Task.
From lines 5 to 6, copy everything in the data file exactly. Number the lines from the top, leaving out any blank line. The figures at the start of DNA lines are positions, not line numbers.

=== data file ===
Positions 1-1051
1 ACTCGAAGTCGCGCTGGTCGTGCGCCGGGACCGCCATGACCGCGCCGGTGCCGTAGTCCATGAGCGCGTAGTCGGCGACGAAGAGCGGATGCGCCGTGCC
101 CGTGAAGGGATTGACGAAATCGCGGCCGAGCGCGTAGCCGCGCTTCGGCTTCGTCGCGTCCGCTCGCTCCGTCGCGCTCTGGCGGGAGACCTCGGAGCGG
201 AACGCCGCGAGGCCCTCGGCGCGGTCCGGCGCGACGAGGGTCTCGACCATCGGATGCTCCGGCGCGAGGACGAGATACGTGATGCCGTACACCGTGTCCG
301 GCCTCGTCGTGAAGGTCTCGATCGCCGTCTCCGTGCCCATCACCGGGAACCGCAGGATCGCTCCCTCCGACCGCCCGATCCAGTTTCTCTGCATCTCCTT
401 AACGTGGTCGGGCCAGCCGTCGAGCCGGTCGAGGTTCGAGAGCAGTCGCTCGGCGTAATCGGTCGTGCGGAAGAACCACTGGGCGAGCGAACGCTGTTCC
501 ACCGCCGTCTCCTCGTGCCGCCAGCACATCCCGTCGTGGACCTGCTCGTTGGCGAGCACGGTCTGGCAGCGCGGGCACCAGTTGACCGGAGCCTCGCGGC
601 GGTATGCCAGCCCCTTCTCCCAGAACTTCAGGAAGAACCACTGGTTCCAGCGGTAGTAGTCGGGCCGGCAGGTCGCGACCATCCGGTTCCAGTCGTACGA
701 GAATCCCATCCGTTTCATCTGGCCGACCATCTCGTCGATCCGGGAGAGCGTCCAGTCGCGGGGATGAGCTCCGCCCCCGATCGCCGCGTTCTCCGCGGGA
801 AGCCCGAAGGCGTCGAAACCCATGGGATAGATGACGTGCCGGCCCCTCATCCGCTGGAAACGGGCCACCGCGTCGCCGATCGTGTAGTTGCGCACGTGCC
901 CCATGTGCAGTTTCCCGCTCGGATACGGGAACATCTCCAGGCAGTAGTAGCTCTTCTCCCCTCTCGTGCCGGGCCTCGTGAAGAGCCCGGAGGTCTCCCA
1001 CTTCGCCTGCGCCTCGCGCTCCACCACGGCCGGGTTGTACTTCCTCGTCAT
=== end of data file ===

301 GCCTCGTCGTGAAGGTCTCGATCGCCGTCTCCGTGCCCATCACCGGGAACCGCAGGATCGCTCCCTCCGACCGCCCGATCCAGTTTCTCTGCATCTCCTT
401 AACGTGGTCGGGCCAGCCGTCGAGCCGGTCGAGGTTCGAGAGCAGTCGCTCGGCGTAATCGGTCGTGCGGAAGAACCACTGGGCGAGCGAACGCTGTTCC